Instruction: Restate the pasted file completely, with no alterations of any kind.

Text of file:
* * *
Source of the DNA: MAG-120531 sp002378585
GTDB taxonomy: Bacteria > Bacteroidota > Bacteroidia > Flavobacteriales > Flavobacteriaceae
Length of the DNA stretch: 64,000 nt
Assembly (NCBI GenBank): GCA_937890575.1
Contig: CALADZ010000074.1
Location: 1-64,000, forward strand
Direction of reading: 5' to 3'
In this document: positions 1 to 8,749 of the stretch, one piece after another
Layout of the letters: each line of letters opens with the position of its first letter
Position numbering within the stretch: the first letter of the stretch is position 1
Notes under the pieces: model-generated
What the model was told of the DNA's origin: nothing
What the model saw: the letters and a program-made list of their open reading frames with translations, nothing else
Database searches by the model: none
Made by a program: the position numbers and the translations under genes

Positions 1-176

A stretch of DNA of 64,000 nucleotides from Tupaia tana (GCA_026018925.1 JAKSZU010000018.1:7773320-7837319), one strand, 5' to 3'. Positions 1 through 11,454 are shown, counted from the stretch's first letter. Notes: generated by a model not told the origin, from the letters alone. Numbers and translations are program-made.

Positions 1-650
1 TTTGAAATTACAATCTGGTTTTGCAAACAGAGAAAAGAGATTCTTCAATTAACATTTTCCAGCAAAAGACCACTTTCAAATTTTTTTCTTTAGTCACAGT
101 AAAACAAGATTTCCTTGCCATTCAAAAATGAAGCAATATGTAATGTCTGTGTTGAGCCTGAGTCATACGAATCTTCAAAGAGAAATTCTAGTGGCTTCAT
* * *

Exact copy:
Source of the DNA: MAG-120531 sp002378585
GTDB taxonomy: Bacteria > Bacteroidota > Bacteroidia > Flavobacteriales > Flavobacteriaceae
Length of the DNA stretch: 64,000 nt
Assembly (NCBI GenBank): GCA_937890575.1
Contig: CALADZ010000074.1
Location: 1-64,000, forward strand
Direction of reading: 5' to 3'
In this document: positions 1 to 8,749 of the stretch, one piece after another
Layout of the letters: each line of letters opens with the position of its first letter
Position numbering within the stretch: the first letter of the stretch is position 1
Notes under the pieces: model-generated
What the model was told of the DNA's origin: nothing
What the model saw: the letters and a program-made list of their open reading frames with translations, nothing else
Database searches by the model: none
Made by a program: the position numbers and the translations under genes

Positions 1-176

A stretch of DNA of 64,000 nucleotides from Tupaia tana (GCA_026018925.1 JAKSZU010000018.1:7773320-7837319), one strand, 5' to 3'. Positions 1 through 11,454 are shown, counted from the stretch's first letter. Notes: generated by a model not told the origin, from the letters alone. Numbers and translations are program-made.

Positions 1-650
1 TTTGAAATTACAATCTGGTTTTGCAAACAGAGAAAAGAGATTCTTCAATTAACATTTTCCAGCAAAAGACCACTTTCAAATTTTTTTCTTTAGTCACAGT
101 AAAACAAGATTTCCTTGCCATTCAAAAATGAAGCAATATGTAATGTCTGTGTTGAGCCTGAGTCATACGAATCTTCAAAGAGAAATTCTAGTGGCTTCAT